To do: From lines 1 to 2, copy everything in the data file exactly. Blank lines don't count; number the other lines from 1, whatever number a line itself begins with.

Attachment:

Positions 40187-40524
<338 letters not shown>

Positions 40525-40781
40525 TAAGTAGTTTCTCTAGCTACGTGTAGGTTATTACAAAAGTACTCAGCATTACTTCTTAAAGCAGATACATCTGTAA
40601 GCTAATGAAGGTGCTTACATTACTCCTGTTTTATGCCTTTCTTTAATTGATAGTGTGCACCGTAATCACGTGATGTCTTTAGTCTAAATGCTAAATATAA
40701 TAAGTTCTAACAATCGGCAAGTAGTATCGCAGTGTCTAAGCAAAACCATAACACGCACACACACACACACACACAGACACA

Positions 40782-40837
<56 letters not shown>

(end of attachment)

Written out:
Positions 40187-40524
<338 letters not shown>